Home singapore Woman seen in viral videos arguing with police at hospital charged with multiple offences

Woman seen in viral videos arguing with police at hospital charged with multiple offences

Woman seen in viral videos arguing with police at hospital charged with multiple offences
Video clips of a woman who was arguing with police officers in Singapore General Hospital went viralHan Feizi, 29, was charged on Oct 13 with multiple offencesShe said she intends to plead guilty and apologised for her actions, which included the alleged use of abusive language on a public servant and harassmentThe police said that she was at the hospital for treatment, but allegedly became a public nuisance and verbally abused a nurse, among other actsThis was not the first case the police had attended to involving the same woman

By Nicole Lam & Loraine Lee Published October 13, 2023 Updated October 13, 2023 Bookmark Bookmark Share WhatsApp Telegram Facebook Twitter Email LinkedIn

SINGAPORE — A woman who filmed herself arguing with police officers in two viral videos was charged on Friday (Oct 13) with multiple offences, including alleged use of abusive language on a public servant and harassment.

Han Feizi, 29, appeared in court via video-link as she is on remand.

Addressing the court, the China national said that she intends to plead guilty and apologised for her actions.

The charges brought against Han are as follows:

One count of being a public nuisance, punishable with a fine that may extend to S$2,000Two counts of using abusive language against a public service worker or public servant, punishable with a jail term of up to 12 months or a fine of up to S$5,000, or bothTwo counts of assaulting or using criminal force on a security officer, punishable with a jail term of up to two years or a fine of up to S$7,500, or bothIntentionally causing harassment, which is punishable with up to 12 months’ imprisonment or a fine of up to S$5,000, or both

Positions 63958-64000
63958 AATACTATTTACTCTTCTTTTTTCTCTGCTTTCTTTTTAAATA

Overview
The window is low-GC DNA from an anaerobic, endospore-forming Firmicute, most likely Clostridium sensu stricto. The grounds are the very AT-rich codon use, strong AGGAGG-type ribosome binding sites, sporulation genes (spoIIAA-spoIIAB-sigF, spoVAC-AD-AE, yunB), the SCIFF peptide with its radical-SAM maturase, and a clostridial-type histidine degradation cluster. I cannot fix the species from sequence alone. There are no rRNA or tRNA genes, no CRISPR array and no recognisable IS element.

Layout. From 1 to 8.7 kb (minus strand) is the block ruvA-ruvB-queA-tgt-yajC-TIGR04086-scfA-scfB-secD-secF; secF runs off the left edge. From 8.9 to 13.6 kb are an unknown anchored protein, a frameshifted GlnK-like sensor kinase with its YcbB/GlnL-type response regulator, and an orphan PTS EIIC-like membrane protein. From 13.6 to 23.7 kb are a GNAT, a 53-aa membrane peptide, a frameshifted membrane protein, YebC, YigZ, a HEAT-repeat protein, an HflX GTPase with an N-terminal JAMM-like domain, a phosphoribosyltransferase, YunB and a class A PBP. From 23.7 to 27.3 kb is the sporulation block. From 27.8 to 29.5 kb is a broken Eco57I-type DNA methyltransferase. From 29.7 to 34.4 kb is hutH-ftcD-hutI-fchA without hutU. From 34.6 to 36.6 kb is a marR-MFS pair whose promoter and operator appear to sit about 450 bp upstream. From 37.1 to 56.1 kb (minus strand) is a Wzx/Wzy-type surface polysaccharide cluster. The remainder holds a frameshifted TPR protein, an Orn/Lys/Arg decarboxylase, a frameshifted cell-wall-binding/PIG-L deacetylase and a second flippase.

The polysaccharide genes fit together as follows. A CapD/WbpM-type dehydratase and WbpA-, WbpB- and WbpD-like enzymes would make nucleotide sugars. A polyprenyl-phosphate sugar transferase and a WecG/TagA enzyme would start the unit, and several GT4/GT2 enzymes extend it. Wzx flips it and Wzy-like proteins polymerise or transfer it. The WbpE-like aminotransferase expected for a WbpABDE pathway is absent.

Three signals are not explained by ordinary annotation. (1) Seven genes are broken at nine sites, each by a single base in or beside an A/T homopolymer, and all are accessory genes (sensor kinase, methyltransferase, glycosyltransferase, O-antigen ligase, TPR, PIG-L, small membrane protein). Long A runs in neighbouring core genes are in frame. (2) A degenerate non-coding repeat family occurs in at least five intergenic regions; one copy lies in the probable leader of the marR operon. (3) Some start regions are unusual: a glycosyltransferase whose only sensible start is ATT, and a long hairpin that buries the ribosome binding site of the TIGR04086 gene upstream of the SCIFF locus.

The prosecution said it intends to proceed on four charges. The other two charges, one for using abusive words towards a police officer and one for using criminal force against a security officer, will be taken into consideration during sentencing.

Han said she does not intend to engage a lawyer.

She also asked if she could be given “the lightest possible sentence” if she pleaded guilty as soon as possible.

In response, District Judge Lorraine Ho said that an indication of a plea at the earliest stage might mean a discounted sentence.

Judge Ho also granted Han two phone calls so she can seek out a bailor. Han’s bail was set at S$15,000.


In a statement late on Thursday night, the police said that at about 2.35am on Tuesday, they received a call for help regarding a verbally abusive patient at Singapore General Hospital (SGH).

Han, who was at SGH’s accident and emergency department to seek medical treatment for her injured foot, was allegedly shouting and caused annoyance to the public.

She was also said to have verbally abused a nurse before police officers arrived.

Han posted the clips of her interactions with the officers on Chinese social media platform Douyin on Tuesday. The videos lasting more than 11 minutes in total have since been shared widely on various online channels.

In one clip, she claims that she was refused treatment at the hospital because she is not a Singapore citizen.